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Wisdom of the ages

Retired Lt. Gen. Bruce K. Brown answers questions during a mentoring session held for Airmen and civilians at Peterson Air Force Base, Colo., Sept. 9, 2016. Three retired generals and a retired chief master sergeant were present to share their collective 134 years of experience and service with members of Team Pete. (U.S. Air Force photo by Staff Sgt. Amber Grimm)

Retired Lt. Gen. Bruce K. Brown answers questions during a mentoring session held for Airmen and civilians at Peterson Air Force Base, Colo., Sept. 9, 2016. Three retired generals and a retired chief master sergeant were present to share their collective 134 years of experience and service with members of Team Pete. (U.S. Air Force photo by Staff Sgt. Amber Grimm)

Members of Team Pete absorb advice from a panel of retired generals and a retired chief master sergeant during a mentoring session held at Peterson Air Force Base, Colo., Sept. 9, 2016. Gen. Charles A. Horner, Lt. Gen. Bruce K. Brown, Maj. Gen. G. Wesley Clark and Chief Master Sgt. Charles P. Zimkas, Jr. used their 134 years of combined service and experience to offer advice on leadership, lessons learned and how to succeed in the Air Force. (U.S. Air Force photo by Staff Sgt. Amber Grimm)

Members of Team Pete absorb advice from a panel of retired generals and a retired chief master sergeant during a mentoring session held at Peterson Air Force Base, Colo., Sept. 9, 2016. Gen. Charles A. Horner, Lt. Gen. Bruce K. Brown, Maj. Gen. G. Wesley Clark and Chief Master Sgt. Charles P. Zimkas, Jr. used their 134 years of combined service and experience to offer advice on leadership, lessons learned and how to succeed in the Air Force. (U.S. Air Force photo by Staff Sgt. Amber Grimm)

PETERSON AIR FORCE BASE, Colo. -- Members of Team Pete were afforded the opportunity Sept. 9 to speak with a decorated group of former space leaders.

Retired Gen. Charles A. Horner, Lt. Gen. Bruce K. Brown, Maj. Gen. G. Wesley Clark and Chief Master Sgt. Charles P. Zimkas, Jr. total 134 years of service and experience collectively. The men volunteered their time to meet with Airmen and civilians across the base to provide a rare mentoring opportunity.

“You do not get a lot of opportunities to speak with leaders of this caliber,” said Master Sgt. Gerald Morey, 21st Comptroller Squadron and Wing Staff Agency first sergeant. “There is so much we can learn from them.”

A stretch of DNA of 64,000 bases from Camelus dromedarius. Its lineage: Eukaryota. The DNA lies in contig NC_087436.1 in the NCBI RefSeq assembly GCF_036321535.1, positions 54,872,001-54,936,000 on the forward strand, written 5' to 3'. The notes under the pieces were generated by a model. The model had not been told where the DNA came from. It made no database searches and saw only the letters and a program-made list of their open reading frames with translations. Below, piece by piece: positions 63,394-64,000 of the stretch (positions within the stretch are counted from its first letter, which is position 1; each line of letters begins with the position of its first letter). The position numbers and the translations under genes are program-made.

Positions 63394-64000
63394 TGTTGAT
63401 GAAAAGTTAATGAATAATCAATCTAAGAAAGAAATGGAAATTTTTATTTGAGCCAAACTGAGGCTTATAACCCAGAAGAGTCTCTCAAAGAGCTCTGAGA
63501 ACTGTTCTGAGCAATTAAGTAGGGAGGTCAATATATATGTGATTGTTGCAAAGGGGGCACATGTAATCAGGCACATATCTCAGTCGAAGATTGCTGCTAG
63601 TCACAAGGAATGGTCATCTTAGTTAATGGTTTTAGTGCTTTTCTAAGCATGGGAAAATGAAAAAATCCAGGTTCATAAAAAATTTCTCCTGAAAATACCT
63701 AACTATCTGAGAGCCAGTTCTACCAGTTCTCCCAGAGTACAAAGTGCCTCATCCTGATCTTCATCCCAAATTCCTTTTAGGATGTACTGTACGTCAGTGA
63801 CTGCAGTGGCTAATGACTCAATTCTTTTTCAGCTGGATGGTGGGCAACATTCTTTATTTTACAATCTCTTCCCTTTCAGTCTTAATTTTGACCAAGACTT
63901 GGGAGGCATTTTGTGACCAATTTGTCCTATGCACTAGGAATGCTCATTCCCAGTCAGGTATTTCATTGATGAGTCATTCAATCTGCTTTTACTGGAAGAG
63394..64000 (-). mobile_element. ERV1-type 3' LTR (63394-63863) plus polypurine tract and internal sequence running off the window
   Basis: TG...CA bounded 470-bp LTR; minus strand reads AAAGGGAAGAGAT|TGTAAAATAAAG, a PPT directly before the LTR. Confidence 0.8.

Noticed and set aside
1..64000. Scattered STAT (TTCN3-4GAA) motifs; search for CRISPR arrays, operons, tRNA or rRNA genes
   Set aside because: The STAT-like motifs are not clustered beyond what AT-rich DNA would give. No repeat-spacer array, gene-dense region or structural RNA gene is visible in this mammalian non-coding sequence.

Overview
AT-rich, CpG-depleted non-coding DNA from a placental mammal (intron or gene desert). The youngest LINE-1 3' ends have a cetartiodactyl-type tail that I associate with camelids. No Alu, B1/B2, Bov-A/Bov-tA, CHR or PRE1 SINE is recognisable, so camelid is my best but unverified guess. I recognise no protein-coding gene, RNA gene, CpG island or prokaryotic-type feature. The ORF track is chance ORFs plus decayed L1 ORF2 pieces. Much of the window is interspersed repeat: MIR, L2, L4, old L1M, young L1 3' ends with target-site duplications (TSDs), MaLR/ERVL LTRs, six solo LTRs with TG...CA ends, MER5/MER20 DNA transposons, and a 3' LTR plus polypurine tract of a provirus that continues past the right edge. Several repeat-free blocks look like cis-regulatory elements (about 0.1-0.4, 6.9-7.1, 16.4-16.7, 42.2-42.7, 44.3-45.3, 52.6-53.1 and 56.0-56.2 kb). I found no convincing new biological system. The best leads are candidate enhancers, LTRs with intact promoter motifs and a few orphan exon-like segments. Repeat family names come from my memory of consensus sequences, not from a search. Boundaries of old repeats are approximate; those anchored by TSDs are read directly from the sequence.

Three sessions were held to allow peer groups the opportunity to address the panel members directly. Even with vast differences in experiences and time in service, similar questions came up at each session.


What are the biggest changes you’ve seen in how the Air Force operates?

“One of the biggest changes is the rise of the role of the NCO,” said Brown. “There have been increases in responsibility and leadership that 40 years ago they just didn’t have. We understand now that NCO’s are capable of more challenges and more responsibilities, and they’ve earned it.”

“The reason we have NCOs is to enforce discipline in the force,” said Horner. “If we don’t have discipline we don’t have a military, but sometimes you (have to bend the rules to) get the mission done. The NCO core are the ones who make that decision to throw out the rulebook and accept the possible consequences. Know what you’re supposed to do and do it. Know your role.”


What are the biggest lessons you’ve learned throughout your career?

“I once had a senior enlisted advisor, I can’t remember what I did but his comment to me was ‘Did that pass the common sense test?’” said Zimkas. “I said ‘No sir, it does not,’ and he said ‘Then why are we doing it?’ I can tell you from that point on he never had to give me another lesson in common sense.”


What do you think is the best leadership style?

“Each of you are leaders. Your styles are going to be different,” said Horner. “Be yourself always. If you’re , be . People will get used to it. If you’re a nice person, be a nice person. I cannot stand working for a chief or officer who one day is a good guy and the next . Be consistent, be yourself, don’t worry about anything else. Just be the best you can. If you made a mistake, admit you made a mistake.”

“It’s not the mistake that matters, but the recovery,” Brown added.


How do we succeed in the military as followers and leaders?

“You’ve been trained by leaders; you have good examples,” said Clark. “Trust your instincts. If your judgment is wrong, too many times you’re not going to go far. If you’re right, you’ll get pushed along and it all works out.”

“Enjoy what you do,” said Brown. “The key to happiness is finding something you’d do for free then trick some dumb son of a [gun] into paying you for it. That’s what I did.”

“You keep your eyes on the job,” said Horner. “Keep your eyes on the mission, on being fair to everyone even if you don’t like them and you’ll be just fine.”

Horner added a final anecdote about a time when President Dwight D. Eisenhower was asked what the most important thing he looked for in a leader was, to which Eisenhower simply replied “Courage.”

Editor’s note: Some comments have been adjusted to for content and clarity and to adhere to AFI guidelines.

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